Case 5

A 27-year-old medical student with a red eye

Q1

A 27 yo medical student presents to your office with a chief complaint of redness, itching and foreign body sensation in the left eye.

What additional history do you want to obtain?

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[accordion-item title=”When did these symptoms start? (click to show/hide)”]

4-5 days ago. I really don’t remember. I’ve had some cold symptoms and I’ve been studying really hard for this Neurology exam.

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[accordion-item title=”Any history of eye trauma? (click to show/hide)”]

Not that I can recall.

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[accordion-item title=”Any foreign bodies in eye? (click to show/hide)”]

I don’t think so.

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[accordion-item title=”Any discharge from eye? (click to show/hide)”]

There is some crusting in the mornings, but for the rest of the day, it’s pretty good.

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[accordion-item title=”Is the redness only in the left eye? (click to show/hide)”]

Yeah. Does that mean I have cancer?

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[accordion-item title=”Do you have any associated symptoms? (click to show/hide)”]

Well, the light does bother me, but I don’t have any headache, eye pain, or any problem seeing stuff.

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[accordion-item title=”Do you wear contacts? (click to show/hide)”]

No.

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Q2

A 27 yo medical student presents to your office with a chief complaint of redness, itching and foreign body sensation in the left eye.

What physical examinations would you perform?

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[accordion-item title=”VA (click to show/hide)”]

20/20 both eyes

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[accordion-item title=”Confrontational visual fields (click to show/hide)”]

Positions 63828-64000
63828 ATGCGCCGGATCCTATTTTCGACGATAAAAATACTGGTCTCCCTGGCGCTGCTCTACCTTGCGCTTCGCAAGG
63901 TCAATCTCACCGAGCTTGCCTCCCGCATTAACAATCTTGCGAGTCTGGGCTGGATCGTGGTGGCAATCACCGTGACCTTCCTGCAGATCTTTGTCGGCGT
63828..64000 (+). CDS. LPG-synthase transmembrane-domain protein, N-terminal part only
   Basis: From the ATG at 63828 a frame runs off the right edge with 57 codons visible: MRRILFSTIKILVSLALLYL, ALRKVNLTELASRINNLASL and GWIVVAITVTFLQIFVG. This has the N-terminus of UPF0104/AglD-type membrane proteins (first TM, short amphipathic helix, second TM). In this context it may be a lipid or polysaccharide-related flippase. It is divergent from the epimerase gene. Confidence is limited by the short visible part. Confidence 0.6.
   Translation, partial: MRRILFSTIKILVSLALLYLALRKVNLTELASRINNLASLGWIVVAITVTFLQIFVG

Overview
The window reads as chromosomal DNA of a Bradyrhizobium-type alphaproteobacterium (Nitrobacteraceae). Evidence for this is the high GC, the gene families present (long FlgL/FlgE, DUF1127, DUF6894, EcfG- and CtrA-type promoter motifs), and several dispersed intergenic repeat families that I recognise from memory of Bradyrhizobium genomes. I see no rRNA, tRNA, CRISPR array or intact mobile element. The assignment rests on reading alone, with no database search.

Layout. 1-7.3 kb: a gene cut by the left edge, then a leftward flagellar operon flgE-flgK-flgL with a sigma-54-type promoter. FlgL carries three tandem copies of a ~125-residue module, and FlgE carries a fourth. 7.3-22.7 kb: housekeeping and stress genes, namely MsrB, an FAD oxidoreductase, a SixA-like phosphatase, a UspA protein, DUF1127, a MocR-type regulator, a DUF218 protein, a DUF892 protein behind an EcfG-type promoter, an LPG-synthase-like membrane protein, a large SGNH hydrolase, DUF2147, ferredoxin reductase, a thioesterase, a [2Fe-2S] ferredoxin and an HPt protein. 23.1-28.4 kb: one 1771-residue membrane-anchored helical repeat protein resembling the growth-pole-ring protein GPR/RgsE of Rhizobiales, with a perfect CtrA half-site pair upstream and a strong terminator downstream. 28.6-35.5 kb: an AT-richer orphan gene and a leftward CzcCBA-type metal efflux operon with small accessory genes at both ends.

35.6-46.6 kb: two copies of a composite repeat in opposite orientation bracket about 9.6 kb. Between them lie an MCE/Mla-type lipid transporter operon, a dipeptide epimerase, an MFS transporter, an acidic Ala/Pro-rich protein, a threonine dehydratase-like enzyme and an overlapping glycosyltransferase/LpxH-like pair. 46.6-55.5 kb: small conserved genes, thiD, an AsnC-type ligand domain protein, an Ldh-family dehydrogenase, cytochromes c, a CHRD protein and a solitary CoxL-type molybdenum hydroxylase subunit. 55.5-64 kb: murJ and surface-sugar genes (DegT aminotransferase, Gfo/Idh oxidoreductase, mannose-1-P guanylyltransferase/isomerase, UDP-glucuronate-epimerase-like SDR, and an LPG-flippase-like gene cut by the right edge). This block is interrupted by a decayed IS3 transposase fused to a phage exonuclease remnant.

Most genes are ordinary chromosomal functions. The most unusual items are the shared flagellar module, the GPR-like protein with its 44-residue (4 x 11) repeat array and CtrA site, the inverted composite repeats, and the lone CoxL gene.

Full to confrontation each eye.

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[accordion-item title=”Pupil (click to show/hide)”]

Normal direct response each eye. No RAPD

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[accordion-item title=”Motility (click to show/hide)”]

Full range of motion each eye

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[accordion-item title=”External exam (click to show/hide)”]

The right eye is normal. The left eye shows mild injection of the conjunctiva. There is also some mild stringy discharge. The left eye is not painful to touch and feels soft. There is no whiteness of the cornea or foreign body noted on exam. Staining with fluorescein after looking closely with a penlight does not reveal any abrasions, dendrites, or other abnormality.

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Q3

A 27 yo medical student presents to your office with a chief complaint of redness, itching and foreign body sensation in the left eye.

What is the most likely diagnosis?

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[accordion-item title=”Scleritis (click to show/hide)”]

Incorrect: Scleritis is unlikely in this case, as there is no eye pain, and this would likely have been the presenting complaint. Also scleritis is not typically associated with discharge.

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[accordion-item title=”Allergic conjunctivitis (click to show/hide)”]

Incorrect: Allergic conjuncitivitis would most likely be bilateral and is often associated with other symptoms such as sneezing, nasal congestion, and itching.

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[accordion-item title=”Bacterial conjunctivitis (click to show/hide)”]